Meridian sped down route 19. I looked out at the dying vegetation: sparse trees with their dry, grey branches; pale brown plants soft and mushy, sinking in surrounding soil; miles and miles of death covering wide open land with its foggy shadows.
“You probably won’t recognize much,” Meridian said, her voice loud, matter of fact. “Lots has changed.”
“I was here…” I started. “My mother died.”
“I know, my pa was upset by that. He stayed gone for ‘bout three weeks.”
“What do you mean he stayed gone?” I asked. I thought about Mother, how she stayed gone, how we searched for her, waited, worried, and finally accepted that she had to go.
“Just wait,” Meridian turned onto Highway 1.
The dashboard rattled: Meridian hummed. I clutched my bag to my chest, eyeing the cars Meridian swerved around.
I realized we were going to Prosper Road when she took the Briar Street exit.
“What are you doing?” I gripped the door handle.
“You’ll see. I gotta make a stop…something I wanna show you.”
The houses looked the same. The road empty, brush lining its edge. Meridian slowed so we felt each bump, every dip.
“This is where you used to live with your mama and sister,” Meridian said.
“Yeah…I know that.”
“And your Nana till she died.”
At the end where our house once stood was nothing but land, long, rototilled rows of lumpy brown dirt. My throat tightened. Memory boiled in my gut. There was no trace of us, just an emptiness that settled like dust on my skin.
“Wow…” I whispered.
“Lots changed, huh?” Meridian perked.
“Why are we here?”
“I wanted to see what it looked like from this side.”
“What what looked like?”
“The woods…” Meridian got out of the car, still barefooted. She slammed her door and headed for the property. “You coming?” she shouted back at me.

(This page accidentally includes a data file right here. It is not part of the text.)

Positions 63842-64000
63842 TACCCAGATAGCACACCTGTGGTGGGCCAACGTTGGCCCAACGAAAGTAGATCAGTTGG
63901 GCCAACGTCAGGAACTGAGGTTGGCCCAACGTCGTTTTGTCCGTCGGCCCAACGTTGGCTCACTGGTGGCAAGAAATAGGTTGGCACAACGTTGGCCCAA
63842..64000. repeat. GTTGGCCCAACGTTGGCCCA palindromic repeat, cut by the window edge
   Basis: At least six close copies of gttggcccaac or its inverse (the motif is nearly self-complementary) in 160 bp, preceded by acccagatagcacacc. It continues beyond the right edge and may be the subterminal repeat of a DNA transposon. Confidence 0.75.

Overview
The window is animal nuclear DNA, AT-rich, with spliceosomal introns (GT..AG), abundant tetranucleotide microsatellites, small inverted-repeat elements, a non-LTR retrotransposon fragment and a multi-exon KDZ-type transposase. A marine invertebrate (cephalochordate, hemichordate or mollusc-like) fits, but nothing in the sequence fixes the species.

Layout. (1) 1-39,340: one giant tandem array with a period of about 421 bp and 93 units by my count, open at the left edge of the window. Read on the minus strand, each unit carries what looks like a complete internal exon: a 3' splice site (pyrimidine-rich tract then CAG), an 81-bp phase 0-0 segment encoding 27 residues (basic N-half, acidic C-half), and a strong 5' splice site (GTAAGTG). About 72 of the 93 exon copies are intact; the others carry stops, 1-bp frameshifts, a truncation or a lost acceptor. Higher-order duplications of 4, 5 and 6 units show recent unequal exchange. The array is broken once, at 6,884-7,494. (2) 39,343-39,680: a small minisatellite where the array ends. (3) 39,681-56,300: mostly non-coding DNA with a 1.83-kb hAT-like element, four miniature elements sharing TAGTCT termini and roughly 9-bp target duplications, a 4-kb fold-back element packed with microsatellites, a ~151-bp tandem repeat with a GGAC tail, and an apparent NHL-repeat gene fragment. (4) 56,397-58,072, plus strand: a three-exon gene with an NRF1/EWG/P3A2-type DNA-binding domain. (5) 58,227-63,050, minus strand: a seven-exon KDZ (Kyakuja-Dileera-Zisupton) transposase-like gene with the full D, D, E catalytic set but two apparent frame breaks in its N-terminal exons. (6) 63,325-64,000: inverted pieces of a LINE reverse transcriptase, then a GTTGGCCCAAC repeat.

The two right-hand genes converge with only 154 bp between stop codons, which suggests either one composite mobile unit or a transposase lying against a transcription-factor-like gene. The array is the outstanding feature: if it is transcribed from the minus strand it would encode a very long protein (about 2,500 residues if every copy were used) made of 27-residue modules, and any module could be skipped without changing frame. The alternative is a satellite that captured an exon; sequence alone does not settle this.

I jumped out, each step towards the property slow, careful. The upturned soil seemed to come alive, cries and laughter rising.
“Come on.” Meridian walked faster towards the woods. A barbwire fence lined the perimeter now.
“It’s closed off,” I yelled.
“Scaredy Cat,” Meridian teased.
“Scared? Sage and I used to run through these woods all the time.” I mumbled to myself.
“Come on…I want to show you something.” Meridian turned to look back at me and then ran towards the fence.
I followed her like I had followed Sage, eager and uncertain; afraid to deny her requests. I wondered how she knew where we lived, what she knew about us. I wondered what was in these woods we had ventured into so many times, chasing Mother until she disappeared.
Meridian’s pace was quick. We squeezed through a thin break in the wire fence, its sharp links scratching at our clothing. She led us through the woods and onto a winding path cluttered with tree debris. It was a flat terrain dense with trees. We stepped over dead branches and ducked under low hanging ones.
“Watch out for that rock…don’t step on that mound…stay close; there are coyote,” Meridian guided. “Hurry…we losin’ light.”
“Where are we going?” I lingered.
“You can’t see in the dark, can ya?”
“Then come on,” Meridian snapped. “This should bring back memories…these woods…running…with your sister…” She sped up, her hair winding in the breeze.
“What do you mean?” I chased.
“I used to run through these woods…I seen you…and your sister.”
“Wait,” my voice was layered with fright.
“Come on…” she yelled back, the distance between us growing.
“When did you see us?” I ran after her, my feet stomping the lush ground. “When did you see us? …Why were you there?” I shouted into the air.